Our deadheading poo-poo'd,
much pruning to do
What's Up summary of this week's news
Janet Macunovich and Steven Nikkila help you grow
Issue #186, July 27, 2012*
*(Click here if you
to find a different
Green thumbs up and down
This week our nod and "No!" go to:
Up to telling others what you're doing and why.
Maybe they listen, maybe they don't. You can call it teaching or
just admit you talk to yourself as you garden -- in every case it
will help you grow. We share with you a classic
but unexpected example.
Down to oiling your plants. They're hot enough
as it is. What, you say you don't oil your plants? Maybe you do.
Maybe a neighbor does. Find out!
Wish for more news from us, more
We'd love to oblige!
us, please, so we can do more.
Pruning tops the charts in our email and Forum questions.
To cut boldly
It's what we do and help others do -- from the extreme "Holey
moley" cuts to the more modest modifications often reviewed as,
"Have you clipped that yet?" This article is a jumping-off point to help you
build pruning confidence. Features pines and yews illustrating
the basics and will expand with real-time coverage of other
landscape standard plants and situations as we complete our summer
pruning hit list.
Come cut with us
How to join us to learn with your hands, and
why you should not miss the August 8 session.
Timelines for trimming
Lists, dates and examples for
determining a best time of year for the plant and the effect you
want. Includes a summary of options for out of control plants, from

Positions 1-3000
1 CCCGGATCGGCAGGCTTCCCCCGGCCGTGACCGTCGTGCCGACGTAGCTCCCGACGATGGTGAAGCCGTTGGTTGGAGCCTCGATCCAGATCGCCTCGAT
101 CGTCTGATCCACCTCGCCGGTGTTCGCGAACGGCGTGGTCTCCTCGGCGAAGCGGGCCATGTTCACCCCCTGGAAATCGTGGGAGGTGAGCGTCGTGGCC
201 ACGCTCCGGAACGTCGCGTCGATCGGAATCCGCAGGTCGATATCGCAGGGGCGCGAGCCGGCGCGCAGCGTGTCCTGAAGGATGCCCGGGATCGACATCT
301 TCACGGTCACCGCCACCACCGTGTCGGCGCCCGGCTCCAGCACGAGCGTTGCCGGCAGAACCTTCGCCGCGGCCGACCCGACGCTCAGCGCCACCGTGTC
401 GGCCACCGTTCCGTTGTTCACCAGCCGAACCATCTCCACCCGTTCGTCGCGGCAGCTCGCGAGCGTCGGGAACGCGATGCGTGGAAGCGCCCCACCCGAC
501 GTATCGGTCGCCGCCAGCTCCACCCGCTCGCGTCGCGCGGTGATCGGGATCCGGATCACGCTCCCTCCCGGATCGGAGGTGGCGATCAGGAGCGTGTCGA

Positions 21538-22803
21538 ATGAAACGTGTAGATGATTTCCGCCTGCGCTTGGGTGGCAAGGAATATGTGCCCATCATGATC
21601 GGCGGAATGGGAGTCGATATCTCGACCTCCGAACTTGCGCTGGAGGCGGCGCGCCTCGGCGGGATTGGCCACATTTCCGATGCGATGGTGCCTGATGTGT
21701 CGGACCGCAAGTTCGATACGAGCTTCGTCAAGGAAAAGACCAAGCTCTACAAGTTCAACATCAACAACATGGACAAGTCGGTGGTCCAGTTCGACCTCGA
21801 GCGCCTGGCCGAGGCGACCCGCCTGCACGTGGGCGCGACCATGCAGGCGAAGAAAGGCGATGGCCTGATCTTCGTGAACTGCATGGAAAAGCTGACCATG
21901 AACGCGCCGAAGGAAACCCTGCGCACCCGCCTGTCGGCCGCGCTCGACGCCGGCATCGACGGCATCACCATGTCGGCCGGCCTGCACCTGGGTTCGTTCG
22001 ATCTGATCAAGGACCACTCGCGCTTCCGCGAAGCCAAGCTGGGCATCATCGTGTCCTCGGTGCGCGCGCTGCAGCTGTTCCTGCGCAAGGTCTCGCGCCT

cut-all-at-once to gradual makeovers.
Restoring character to a pinched mugo pine
Certainly you can simply pinch the "candles" on a pine, but if
you don't like the dumpling form that develops, here's how to reshape the
plant. Reassurance through photos of an 18 month
Porky pyramidal yews
If your vision was for crisp cones but the plants have
not cooperated, here's how to bring them back into focus and
then keep them in line. Viewers please be prepared for shocking
cuts... and accept our lifesaver links to hold-the-line and gradual
Wondering if now is the time to cut your (your plant's name
here)? Want to see what we're planning to prune? Here's an
illustrated, evolving line-up.
No matter what it is it can be kept small with five steps that
settle into a two-step dance. This article lists and illustrates
the steps, first with simple diagrams and then with photographs of
bringing that all-too-common overgrown yew hedge into line.
Topiary: Yew can be more than a
It's shaped unnaturally and you object -- not to the artifice
but to the shape. How to create your own fanciful form.
Confidence comes with experience, so take some of ours --
please! Here's what a hard-cut yew or arb will look like during,
immediately after your work, and 12 months later.
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